Ketamine reduces suicidality in depressed patients
Drug treatment options for depression can take weeks for the beneficial effects to emerge, which is clearly inadequate for those at immediate risk of suicide. However, intravenous (IV) ketamine, a drug previously used as an anesthetic, has shown rapid antidepressant effects in early trials.
Researchers have now explored ketamine's effects on suicidality in patients with treatment-resistant depression, and are publishing their results in the September 1st issue of Biological Psychiatry. Ketamine acutely reduced suicidal thoughts when patients were assessed 24 hours after a single infusion. This reduction in suicidality was maintained when patients received repeated doses over the next two weeks.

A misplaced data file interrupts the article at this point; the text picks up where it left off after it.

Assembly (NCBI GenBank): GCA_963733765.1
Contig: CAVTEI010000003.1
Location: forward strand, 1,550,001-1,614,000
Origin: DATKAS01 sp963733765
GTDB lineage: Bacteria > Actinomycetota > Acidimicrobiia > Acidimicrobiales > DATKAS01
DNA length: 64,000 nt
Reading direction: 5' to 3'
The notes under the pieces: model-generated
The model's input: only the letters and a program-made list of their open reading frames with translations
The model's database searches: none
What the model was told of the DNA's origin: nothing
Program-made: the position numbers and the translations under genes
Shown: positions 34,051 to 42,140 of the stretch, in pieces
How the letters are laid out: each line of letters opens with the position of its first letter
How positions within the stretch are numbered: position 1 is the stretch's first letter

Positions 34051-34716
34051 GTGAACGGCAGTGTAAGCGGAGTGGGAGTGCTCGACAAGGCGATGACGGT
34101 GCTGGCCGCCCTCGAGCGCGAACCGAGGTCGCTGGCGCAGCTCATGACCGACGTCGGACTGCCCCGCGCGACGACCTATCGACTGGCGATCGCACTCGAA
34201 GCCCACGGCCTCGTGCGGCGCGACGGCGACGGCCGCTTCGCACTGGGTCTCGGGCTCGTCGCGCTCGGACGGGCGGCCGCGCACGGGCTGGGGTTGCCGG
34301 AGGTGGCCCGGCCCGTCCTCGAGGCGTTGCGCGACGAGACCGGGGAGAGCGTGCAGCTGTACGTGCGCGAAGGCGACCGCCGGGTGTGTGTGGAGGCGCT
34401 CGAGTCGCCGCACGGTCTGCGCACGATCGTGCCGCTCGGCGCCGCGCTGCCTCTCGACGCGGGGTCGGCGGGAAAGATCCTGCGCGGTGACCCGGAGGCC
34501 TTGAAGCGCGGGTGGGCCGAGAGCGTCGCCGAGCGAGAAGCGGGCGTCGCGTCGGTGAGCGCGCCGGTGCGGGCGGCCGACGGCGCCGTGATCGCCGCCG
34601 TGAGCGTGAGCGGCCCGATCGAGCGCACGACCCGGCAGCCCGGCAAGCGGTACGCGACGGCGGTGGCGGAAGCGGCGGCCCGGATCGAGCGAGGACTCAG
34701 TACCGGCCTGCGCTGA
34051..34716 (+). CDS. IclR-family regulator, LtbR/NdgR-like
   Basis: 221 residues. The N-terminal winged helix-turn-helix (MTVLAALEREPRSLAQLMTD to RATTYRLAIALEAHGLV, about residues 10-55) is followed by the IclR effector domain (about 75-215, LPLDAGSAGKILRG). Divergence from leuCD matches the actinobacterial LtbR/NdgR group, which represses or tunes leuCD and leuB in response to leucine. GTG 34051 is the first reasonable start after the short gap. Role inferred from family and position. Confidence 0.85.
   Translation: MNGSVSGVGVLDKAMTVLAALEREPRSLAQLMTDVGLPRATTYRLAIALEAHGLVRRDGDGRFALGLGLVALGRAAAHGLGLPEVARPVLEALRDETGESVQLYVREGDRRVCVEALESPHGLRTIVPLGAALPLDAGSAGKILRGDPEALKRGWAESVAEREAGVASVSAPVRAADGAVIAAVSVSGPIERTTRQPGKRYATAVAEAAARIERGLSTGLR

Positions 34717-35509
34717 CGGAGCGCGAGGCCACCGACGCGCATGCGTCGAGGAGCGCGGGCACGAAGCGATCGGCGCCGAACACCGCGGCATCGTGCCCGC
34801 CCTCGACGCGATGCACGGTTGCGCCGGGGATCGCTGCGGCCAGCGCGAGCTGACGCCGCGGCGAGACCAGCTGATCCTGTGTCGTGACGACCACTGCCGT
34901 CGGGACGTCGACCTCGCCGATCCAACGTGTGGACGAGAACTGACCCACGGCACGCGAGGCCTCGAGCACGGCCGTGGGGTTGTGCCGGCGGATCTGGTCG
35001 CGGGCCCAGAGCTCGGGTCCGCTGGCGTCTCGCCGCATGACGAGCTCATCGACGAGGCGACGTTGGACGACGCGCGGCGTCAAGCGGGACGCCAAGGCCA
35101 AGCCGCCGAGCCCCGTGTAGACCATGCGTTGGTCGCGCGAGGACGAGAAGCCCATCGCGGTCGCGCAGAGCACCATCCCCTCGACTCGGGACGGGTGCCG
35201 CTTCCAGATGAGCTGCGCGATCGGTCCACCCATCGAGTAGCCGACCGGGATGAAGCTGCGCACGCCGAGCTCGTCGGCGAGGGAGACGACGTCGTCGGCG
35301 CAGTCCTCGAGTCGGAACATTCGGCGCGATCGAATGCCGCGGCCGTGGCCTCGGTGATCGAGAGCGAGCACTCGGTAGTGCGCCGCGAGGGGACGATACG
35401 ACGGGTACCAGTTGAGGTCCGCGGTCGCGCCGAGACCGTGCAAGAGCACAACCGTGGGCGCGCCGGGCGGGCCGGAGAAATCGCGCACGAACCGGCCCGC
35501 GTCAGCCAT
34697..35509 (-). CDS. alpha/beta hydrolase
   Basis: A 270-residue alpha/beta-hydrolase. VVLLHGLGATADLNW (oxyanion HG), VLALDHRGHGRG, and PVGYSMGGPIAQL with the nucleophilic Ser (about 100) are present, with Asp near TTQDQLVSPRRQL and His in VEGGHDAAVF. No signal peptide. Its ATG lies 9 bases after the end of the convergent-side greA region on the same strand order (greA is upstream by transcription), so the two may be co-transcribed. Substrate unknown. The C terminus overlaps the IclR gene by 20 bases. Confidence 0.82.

Corresponding author Rebecca Price commented on these encouraging findings: "If these findings hold up in larger samples of high-risk suicidal patients, IV ketamine could prove an attractive treatment option in situations where waiting for a conventional antidepressant treatment to take effect might endanger the patient's life."
Since this was a preliminary study in a small group of depressed patients, further research is needed to replicate these results. However, the findings are promising and could result in improved treatment for suicidal patients in the future.
More information: The article appears in Biological Psychiatry, Volume 65, Issue 5 (September 1, 2009), published by Elsevier.